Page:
The outputs are hooked up to resistors then LED's to see the flashings. That is all. With the 4060B is the crystal circuit.

    I have another batch of 30 HCF4060B's coming by, I'll see if they do the same thing and run at 2v or 2.2v
     
    Last edited: Jan 14, 2015
  12. crutschow

    Expert

    Mar 14, 2008
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    A particular chip will likely operate at below its rated voltage but not necessarily over the complete temperature range and will likely not meet the other published specifications, such a speed. A chip doesn't necessarily suddenly stop operating when operated outside its limits.

    For reliable operation you should never operate a chip either above or below its rated voltage limits.
     
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  13. Fuji

    Thread Starter Member

    Nov 8, 2014
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    It says in the datasheet that the 'Recommended
    Thanks for the input. That is a straightforward answer.

    Id like to point out that this 4060B I am using is a CMOS version. I assume this is why the lower voltages seem to be working. It says in the datasheet that the recommended supply voltage for nominal operating conditions is 3V. I'll just use a resistor to lower that voltage back down to 2V later on.

    I raised the voltage to 5v so we dont get off topic. I want to know how to make the output voltages the same as 5v coming into the 4060B.
     
    Last edited: Jan 14, 2015
  14. Brevor

    Active Member

    Apr 9, 2011
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    The specs say with a 5 Volt supply the outputs can only source less than 1 ma. (even less at 2 Volts) If you are driving LED's through low value resistors the output won't be able to go to the full voltage.
     
  15. Fuji

    Thread Starter Member

    Nov 8, 2014
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    I just read that the counter alone can regulate the output voltage without the resistors and I can just keep the LEDs there alone. I'd like a second opinion to this. What do you think?
     
  16. Brevor

    Active Member

    Apr 9, 2011
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    I don't know I have never done that. With voltage that low there is not much current (power) to dissipate, are you using red LED's ? at 2 Volts thats about all you will be able to drive. The output voltage will be clamped at the Vf of the LED.
     
  17. Fuji

    Thread Starter Member

    Nov 8, 2014
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    Yes 3 red LED's. I need to find a way to increase the current externally if thats the case. I dont want to get off topic here, this might be another thread, but I need at least 3mA or 4mA of current on the output frequencies. Basically the LED's are just indicators of the frequencies, then I have the output frequencies going past the LED's with wires. I am not aware yet if 4060B outputs square waves which is what I want from all the outputs at 99% duty cycle and positive offset with no negative spikes.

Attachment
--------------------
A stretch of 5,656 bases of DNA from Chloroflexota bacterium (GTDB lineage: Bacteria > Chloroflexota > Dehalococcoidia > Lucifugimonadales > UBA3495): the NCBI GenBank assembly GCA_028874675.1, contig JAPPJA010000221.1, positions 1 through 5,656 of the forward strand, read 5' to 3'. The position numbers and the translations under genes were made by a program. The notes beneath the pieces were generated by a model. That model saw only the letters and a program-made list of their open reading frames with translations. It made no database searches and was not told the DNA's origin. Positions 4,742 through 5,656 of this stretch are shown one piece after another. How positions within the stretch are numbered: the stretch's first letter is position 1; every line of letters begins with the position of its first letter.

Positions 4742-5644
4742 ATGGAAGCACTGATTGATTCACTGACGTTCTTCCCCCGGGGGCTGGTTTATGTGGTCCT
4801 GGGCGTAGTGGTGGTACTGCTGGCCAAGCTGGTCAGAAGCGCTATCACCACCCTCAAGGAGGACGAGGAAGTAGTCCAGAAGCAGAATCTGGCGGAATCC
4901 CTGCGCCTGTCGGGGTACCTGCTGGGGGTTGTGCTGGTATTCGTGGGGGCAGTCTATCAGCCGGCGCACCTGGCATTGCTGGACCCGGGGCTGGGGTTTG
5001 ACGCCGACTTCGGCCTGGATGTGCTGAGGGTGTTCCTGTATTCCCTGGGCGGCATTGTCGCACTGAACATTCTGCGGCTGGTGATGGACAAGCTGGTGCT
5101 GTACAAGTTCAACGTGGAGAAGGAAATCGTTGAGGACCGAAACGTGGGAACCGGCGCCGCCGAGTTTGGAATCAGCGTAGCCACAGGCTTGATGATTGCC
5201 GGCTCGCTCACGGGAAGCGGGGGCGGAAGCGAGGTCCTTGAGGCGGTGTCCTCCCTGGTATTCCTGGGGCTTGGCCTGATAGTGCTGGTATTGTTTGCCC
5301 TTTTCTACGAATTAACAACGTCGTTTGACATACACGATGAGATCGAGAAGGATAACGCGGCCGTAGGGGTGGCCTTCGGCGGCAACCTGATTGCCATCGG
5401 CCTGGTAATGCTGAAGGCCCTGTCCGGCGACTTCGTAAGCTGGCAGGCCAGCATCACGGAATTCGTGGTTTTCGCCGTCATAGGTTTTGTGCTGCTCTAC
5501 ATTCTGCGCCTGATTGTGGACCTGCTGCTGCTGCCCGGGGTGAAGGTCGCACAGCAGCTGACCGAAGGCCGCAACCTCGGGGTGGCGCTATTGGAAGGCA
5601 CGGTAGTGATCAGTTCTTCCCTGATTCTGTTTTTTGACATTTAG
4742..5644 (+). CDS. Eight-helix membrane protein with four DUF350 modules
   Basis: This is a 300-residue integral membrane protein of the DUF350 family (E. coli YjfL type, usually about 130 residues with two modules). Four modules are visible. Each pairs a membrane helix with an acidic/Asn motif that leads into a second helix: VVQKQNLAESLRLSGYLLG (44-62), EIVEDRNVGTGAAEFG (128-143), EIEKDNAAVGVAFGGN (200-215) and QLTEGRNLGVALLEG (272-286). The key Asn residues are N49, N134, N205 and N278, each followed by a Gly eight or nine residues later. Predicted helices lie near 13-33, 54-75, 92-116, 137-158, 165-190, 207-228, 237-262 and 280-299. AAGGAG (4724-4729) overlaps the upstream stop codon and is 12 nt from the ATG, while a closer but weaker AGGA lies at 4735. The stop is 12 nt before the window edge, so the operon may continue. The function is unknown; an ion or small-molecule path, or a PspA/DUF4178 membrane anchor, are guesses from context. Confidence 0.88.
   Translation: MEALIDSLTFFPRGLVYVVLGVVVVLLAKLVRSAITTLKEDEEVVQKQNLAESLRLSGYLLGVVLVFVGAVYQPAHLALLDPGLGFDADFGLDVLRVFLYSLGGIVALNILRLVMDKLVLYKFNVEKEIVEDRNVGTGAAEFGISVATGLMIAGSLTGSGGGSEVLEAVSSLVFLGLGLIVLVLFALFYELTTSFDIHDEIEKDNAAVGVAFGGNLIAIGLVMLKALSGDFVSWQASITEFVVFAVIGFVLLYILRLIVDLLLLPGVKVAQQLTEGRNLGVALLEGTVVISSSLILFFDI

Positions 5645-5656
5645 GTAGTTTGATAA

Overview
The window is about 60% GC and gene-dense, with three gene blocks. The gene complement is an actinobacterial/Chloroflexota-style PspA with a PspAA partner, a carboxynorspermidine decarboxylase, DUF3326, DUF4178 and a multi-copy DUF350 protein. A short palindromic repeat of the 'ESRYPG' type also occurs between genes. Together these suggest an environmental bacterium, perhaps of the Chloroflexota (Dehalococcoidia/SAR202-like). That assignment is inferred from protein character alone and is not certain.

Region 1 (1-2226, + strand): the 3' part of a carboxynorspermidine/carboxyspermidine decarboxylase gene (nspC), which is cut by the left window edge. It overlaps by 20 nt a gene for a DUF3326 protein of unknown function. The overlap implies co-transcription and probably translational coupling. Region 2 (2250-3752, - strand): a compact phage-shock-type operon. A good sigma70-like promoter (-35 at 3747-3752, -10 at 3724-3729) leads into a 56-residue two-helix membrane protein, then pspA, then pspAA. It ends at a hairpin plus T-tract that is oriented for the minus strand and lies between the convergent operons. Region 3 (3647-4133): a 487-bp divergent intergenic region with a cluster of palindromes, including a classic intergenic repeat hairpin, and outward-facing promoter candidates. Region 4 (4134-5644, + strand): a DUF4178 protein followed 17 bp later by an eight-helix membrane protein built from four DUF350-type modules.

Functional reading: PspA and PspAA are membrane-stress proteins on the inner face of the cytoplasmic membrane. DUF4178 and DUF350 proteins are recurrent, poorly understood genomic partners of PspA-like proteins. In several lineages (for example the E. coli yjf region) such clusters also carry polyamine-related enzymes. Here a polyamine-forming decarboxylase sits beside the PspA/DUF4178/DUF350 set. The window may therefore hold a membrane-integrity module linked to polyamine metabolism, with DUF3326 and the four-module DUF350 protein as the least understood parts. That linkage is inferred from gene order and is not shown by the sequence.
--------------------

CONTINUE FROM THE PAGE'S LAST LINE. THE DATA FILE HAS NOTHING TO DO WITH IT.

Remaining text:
18. crutschow

    Expert

    Mar 14, 2008
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    You can use a transistor output buffer to increase the current sufficiently to drive the LEDs.
     
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  19. WBahn

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    Mar 31, 2012
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    You need to start looking at the data sheets for the parts you are using. Even when operated at 15V the CD4060BC (I don't know the differences with the BN, possibly none as) is only spec'ed to be able to provide about 3.5 mA of current (though the typical is closer to 9 mA) and most LEDs want more than that. Also, that spec is if only one output is being asked to supply that much current. At 5V the spec'ed output capability for a HI output is less than 1 mA. Also, even if you get the output voltage to 2V, most LEDs need more than that before they will start emitting.

    What type of LED do you have? What is the forward voltage and current spec for it? What size resistor are you using?
     
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  20. WBahn

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    You read that where?